Openwall GNU/*/Linux - a small security-enhanced Linux distro for servers
[<prev] [next>] [day] [month] [year] [list]
Date: Sun, 18 Dec 2011 08:53:53 -0600
From: "jfoug" <jfoug@....net>
To: <john-users@...ts.openwall.com>
Subject: JtR Test Suite, v1.10 released

I have re-written (from scratch), the test suite.  It is no longer in korn
scripts. It has been written in Perl.

 

It can be found on the community wiki page
http://openwall.info/wiki/john/patches  in the bottom section.  It is 2 tar
balls, and a patch of the Makefile.  It is designed to be placed as a
sibling directory to the ./src and ./run directories in a normal JtR
installation, and it has make rules within the Makefile which allow it to be
run as  'make test'  or 'make test_full'.  To install it, download the 3
files, un-tar the first 2, with your current directory set to the base JtR
directory.  Then run 'patch -p1 <
JtRTestSuite_1.08-to-1.10-makefile-update.diff' to patch the ./src/Makefile
which will allow the make rules to work.

 

This version adds a lot of intelligence to the test suite. It uses the JtR
build, to determine if it is a 'core' JtR build (i.e. 1.7.9), or if it is a
jumbo JtR build.  Also, it auto detects all known formats which JtR 'should'
be able to handle, and will never try to test something that JtR does not
list as being able to run.  It also detects which encoding formats JtR is
capable of handling, and will not test encodings JtR cannot handle.

 

There is a 'quiet' command line option (-quiet, or simply -q), and a 'very'
quiet options (two of them, or -q -q).  This will cut down on screen output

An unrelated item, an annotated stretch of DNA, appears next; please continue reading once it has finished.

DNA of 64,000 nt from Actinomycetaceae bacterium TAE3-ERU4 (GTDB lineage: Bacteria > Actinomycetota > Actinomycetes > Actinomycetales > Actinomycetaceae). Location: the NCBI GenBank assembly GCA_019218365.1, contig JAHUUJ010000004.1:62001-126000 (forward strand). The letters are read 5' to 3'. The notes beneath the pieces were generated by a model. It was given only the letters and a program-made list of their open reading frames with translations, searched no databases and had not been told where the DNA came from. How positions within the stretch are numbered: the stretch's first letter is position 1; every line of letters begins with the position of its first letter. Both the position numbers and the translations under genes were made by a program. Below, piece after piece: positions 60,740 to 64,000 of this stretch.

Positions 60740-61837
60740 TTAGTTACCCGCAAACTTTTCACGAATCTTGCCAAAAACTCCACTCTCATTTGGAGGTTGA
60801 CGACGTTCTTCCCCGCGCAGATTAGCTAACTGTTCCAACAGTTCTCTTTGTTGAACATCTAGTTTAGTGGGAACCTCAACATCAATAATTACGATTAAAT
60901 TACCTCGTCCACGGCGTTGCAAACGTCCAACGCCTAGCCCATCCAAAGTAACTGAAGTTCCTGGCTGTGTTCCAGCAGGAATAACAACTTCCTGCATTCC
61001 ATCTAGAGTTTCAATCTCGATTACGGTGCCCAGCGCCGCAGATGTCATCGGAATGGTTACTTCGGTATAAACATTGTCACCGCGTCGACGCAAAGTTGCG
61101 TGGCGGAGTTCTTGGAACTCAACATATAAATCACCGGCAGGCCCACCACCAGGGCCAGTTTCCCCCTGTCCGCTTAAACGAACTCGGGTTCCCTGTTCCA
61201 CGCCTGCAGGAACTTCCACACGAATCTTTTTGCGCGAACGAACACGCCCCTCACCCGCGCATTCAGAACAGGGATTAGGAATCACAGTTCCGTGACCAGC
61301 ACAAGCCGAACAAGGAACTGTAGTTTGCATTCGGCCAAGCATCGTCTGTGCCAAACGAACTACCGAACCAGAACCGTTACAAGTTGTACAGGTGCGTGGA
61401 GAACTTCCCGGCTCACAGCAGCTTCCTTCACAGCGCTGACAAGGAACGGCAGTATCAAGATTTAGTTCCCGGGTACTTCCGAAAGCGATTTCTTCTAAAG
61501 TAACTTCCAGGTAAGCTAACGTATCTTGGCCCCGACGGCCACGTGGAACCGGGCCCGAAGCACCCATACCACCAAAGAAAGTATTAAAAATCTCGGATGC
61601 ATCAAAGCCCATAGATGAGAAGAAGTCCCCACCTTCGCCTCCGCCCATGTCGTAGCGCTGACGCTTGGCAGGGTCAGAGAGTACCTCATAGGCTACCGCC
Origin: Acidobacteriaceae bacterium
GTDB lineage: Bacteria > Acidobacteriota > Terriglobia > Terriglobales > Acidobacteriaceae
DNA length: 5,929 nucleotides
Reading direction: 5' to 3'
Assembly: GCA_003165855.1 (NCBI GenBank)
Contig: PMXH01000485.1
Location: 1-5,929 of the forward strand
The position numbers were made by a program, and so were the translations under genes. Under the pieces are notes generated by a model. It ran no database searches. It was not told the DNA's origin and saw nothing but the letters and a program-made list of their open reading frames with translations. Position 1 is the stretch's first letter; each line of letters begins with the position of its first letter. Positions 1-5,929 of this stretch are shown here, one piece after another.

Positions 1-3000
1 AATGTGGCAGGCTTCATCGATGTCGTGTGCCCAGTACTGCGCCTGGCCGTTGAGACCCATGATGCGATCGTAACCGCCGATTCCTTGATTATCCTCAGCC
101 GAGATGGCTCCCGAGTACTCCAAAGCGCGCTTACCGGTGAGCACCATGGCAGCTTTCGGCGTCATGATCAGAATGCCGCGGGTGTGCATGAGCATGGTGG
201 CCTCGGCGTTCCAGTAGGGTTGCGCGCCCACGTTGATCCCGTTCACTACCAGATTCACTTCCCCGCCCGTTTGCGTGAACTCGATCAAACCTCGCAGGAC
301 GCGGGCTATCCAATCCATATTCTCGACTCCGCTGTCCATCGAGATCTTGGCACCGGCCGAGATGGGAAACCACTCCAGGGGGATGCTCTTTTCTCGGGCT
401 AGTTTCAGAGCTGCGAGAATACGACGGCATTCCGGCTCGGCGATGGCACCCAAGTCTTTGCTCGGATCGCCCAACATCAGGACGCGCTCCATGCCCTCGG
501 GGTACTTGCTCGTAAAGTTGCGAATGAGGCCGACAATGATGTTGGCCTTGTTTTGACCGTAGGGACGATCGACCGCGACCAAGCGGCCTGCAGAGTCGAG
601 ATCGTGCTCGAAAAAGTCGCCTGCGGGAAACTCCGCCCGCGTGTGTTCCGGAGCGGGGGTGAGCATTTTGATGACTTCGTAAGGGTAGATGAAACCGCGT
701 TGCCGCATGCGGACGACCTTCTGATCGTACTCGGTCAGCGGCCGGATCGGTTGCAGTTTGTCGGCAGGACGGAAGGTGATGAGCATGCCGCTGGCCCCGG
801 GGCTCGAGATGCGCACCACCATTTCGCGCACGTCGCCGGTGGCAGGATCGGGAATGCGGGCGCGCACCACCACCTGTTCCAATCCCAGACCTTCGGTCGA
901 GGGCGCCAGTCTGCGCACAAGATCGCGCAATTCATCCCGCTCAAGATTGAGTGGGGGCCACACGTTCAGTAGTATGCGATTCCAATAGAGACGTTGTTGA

(the scrolling), UNLESS there are errors, (of course assuming your screen is
wide enough for the output).    There is also a verbose switch (opposite of
quiet). This starts outputting debugging information.  -v outputs 'some', -v
-v is very verbose, to the point where the test is very hard to follow.  It
is mostly for debugging the script, but does show some of the work going on
behind the scene.

 

JtRTestSuite, can now filter out just what you want to have run on it.  You
can filter down to a single format, or a set of several, or test all
encodings, or run a 'full' test (test all formats, even the 'slow' ones, and
tests all encodings).    The default running (if no types are chosen),
should be a pretty valid test, for an end user.  It is pretty fast (3 to 5
minutes), and tests a decent majority of the formats.  NOTE, that crypt(3)
md5, BF, mscash2, etc will not be tested in the jumbo build.   The default
running for a 'core' john, is to run a 'full' test.  Since there are so few
formats, they are ALL tested.

 

Some decent ways to use it are:

 

make test   or make test_full   (right in the build process).

 

jtrts.pl -q          A good 'quiet' check

jtrts.pl -q full     Tests the world, but in a screen friendly way.

jtrts.pl enc         Tests all encodings.

jtrts.pl dynamic     Tests all dynamic formats

jtrts.pl lm          Tests only the LM format

jtrts.pl lm des phps Tests only these 3 formats format

 

This version of the test suite, has only been tested on JtR 1.7.9 +   It may
have problems running against older versions of JtR.  It has been tested on
Cygwin, Linux and Solaris, and should run without requiring any CPAN
installs.  The only usages are strict and GetOpt::Long, which I believe are
default installed on all Perl I have come across.

 

Jim.

 

 

 


Powered by blists - more mailing lists

Your e-mail address:

Powered by Openwall GNU/*/Linux - Powered by OpenVZ